There still will be plenty of talk about international issues when the Democrats are in town Aug. 14 through 17. But the still-evolving itinerary for protests leans heavily toward local issues such as police brutality and education, or global issues with Los Angeles implications, such as immigration.

Part of the reason for the shift is that demonstrators will be targeting a domestic event rather than the meetings of the pillars of the global economy--the WTO in Seattle last year and the International Monetary Fund and the World Bank in Washington this spring.

But the change in focus is also part of an attempt to broaden a movement that members acknowledge has been predominantly white and middle class.

"There is an activist koan that white people pick their issue and brown-skinned people have their issue picked for them," said John Sellers, director of the Ruckus Society, a roving boot-camp for protesters. "To have the luxury to look at this monster called globalization is an easy thing to do if you have the time and aren't worrying about racial profiling" and making ends meet.

Los Angeles organizers will be joined at the news conference today by their counterparts from Philadelphia, which will host the Republican National Convention two weeks before the Democrats come to Los Angeles and is also expected to be the site of numerous protests.

The venue--the National Press Club, where pillars of the establishment are more frequent guests than maverick leftists--demonstrates both the increasing interest in the activists and their high level of nationwide coordination.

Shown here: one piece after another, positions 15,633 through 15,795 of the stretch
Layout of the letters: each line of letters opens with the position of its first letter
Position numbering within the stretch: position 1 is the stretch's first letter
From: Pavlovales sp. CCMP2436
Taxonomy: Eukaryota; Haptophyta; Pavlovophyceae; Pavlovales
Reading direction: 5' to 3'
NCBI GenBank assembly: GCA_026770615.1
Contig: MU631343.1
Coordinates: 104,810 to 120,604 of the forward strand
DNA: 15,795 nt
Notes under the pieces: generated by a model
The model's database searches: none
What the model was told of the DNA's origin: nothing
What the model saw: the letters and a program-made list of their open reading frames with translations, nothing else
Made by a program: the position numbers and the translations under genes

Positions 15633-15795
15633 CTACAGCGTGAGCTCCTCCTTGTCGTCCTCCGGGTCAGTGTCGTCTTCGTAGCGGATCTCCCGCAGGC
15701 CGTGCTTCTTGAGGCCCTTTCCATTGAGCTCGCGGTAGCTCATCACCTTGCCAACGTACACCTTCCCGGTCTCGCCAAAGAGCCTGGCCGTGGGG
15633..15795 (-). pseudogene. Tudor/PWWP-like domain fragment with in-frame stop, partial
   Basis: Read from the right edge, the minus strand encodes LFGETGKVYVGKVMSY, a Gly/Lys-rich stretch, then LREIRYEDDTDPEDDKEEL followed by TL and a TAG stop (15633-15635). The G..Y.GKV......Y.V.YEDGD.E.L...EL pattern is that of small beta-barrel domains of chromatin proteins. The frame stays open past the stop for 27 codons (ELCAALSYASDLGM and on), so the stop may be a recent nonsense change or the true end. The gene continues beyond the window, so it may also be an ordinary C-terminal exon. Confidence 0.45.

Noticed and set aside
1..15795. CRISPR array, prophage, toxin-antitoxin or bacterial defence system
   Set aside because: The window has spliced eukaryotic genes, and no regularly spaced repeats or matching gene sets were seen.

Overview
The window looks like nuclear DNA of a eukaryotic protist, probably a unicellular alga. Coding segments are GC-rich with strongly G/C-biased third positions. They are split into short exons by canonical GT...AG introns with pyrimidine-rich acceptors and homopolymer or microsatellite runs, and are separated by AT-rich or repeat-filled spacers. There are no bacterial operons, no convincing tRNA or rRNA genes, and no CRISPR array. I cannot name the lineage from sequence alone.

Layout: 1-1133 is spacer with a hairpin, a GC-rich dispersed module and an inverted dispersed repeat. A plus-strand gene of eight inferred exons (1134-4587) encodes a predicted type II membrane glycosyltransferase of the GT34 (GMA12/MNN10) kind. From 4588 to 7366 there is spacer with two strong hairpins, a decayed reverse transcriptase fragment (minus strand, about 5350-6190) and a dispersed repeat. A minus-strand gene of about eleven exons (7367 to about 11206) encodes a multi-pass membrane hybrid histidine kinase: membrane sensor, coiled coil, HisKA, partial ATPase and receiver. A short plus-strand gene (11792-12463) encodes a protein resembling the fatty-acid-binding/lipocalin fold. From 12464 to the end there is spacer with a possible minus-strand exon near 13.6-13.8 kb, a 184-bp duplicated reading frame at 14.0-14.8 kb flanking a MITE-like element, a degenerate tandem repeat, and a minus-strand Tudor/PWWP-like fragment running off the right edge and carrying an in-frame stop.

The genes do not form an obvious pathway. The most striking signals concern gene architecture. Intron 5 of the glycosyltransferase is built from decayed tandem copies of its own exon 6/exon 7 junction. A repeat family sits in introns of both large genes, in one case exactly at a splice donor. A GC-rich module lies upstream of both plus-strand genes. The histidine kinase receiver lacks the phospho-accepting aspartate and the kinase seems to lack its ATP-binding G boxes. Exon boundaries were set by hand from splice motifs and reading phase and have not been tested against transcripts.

Organizers in the two cities have been coordinating their plans since the spring. Both conventions will feature mass marches the Sunday before business begins, then "theme days" capped with mass marches during the convention itself. Neither convention has been overtly targeted for disruption by these organizers, in contrast to the protests in Seattle and Washington.

Los Angeles' protests are scheduled to kick off with a march in support of death row inmate Mumia Abu Jamal, a Philadelphia activist, journalist and convicted cop killer who supporters contend was framed.

On Monday, as the convention opens, the stated theme is broad--"Human Needs, not Corporate Greed." On Tuesday, the issues are to be racism, gay rights and any others covered by the slogan "An injury to one is an injury to all." Police brutality and the growth of prisons will be the subject of Wednesday protests.

And on Thursday, as the convention ends, activists are scheduled to focus on immigration and issues of global justice. A candlelight vigil is scheduled to coincide with the acceptance speech Thursday night of the expected Democratic presidential nominee, Al Gore.

It's challenging to itemize all the issues expected to come up in August protests. The Web page of the group coordinating the activism--D2kla.org--lists a total of 23 causes, plus "all forms of oppression that divide people worldwide."

In keeping with the decentralized philosophy of the new protest movement, organizers say they mainly want to create a framework in which a variety of groups can express their own issues.

But members of the coordinating group, dubbed the D2K Network, say there are unifying messages behind the wide range of causes.

"We each have our own particular causes," said activist Mary Kalyna. "But we are all in the same boat."

Kalyna's causes include gay rights and issues involving the disabled. She sees them as connecting with issues of globalization through government's refusal to pay people who care for the disabled a living wage and the allocation of public money to prison construction and the military instead of to increasing access.